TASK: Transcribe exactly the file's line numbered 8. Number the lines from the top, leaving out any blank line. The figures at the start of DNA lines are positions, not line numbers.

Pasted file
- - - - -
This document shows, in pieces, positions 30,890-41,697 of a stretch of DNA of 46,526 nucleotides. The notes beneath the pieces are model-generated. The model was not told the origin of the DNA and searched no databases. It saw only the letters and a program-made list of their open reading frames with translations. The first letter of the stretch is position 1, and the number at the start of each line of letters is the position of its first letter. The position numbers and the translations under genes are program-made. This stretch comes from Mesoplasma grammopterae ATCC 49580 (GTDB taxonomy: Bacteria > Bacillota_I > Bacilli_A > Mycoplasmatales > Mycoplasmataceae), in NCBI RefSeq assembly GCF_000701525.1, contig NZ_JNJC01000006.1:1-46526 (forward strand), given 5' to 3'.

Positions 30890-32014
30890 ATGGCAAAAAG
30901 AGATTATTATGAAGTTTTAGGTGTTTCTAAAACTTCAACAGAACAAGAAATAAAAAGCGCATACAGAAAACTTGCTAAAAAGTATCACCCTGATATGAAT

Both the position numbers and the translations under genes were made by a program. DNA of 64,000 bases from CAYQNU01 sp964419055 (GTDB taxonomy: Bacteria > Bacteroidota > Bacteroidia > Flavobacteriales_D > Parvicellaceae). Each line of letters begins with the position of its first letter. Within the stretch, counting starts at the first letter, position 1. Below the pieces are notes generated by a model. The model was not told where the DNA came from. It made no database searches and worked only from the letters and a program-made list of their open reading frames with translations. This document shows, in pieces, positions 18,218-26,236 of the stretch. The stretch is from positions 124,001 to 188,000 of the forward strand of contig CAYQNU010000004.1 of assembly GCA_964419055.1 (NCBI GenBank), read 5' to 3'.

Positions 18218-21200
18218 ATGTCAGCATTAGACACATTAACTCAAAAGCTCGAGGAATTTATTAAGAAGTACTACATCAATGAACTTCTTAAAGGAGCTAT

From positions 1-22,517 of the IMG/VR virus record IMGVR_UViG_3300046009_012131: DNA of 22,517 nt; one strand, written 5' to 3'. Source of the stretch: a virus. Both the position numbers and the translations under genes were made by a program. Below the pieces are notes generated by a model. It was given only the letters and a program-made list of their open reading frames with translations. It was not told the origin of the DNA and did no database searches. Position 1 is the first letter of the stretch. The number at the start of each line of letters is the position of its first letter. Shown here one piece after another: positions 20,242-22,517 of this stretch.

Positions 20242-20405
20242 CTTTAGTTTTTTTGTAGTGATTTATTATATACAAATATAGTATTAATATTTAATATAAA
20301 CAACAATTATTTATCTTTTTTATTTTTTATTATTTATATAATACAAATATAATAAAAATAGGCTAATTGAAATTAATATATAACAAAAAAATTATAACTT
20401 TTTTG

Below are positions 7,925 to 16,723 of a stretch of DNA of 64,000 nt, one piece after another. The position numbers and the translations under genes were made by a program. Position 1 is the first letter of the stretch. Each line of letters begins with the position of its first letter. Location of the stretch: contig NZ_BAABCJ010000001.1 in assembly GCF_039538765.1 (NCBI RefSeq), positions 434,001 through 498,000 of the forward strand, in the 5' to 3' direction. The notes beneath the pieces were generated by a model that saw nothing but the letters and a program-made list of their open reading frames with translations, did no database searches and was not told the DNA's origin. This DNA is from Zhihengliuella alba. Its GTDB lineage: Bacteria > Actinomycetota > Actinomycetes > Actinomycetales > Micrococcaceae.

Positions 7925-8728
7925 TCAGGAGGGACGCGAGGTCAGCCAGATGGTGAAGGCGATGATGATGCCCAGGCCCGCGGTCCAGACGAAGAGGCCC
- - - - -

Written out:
From positions 1-22,517 of the IMG/VR virus record IMGVR_UViG_3300046009_012131: DNA of 22,517 nt; one strand, written 5' to 3'. Source of the stretch: a virus. Both the position numbers and the translations under genes were made by a program. Below the pieces are notes generated by a model. It was given only the letters and a program-made list of their open reading frames with translations. It was not told the origin of the DNA and did no database searches. Position 1 is the first letter of the stretch. The number at the start of each line of letters is the position of its first letter. Shown here one piece after another: positions 20,242-22,517 of this stretch.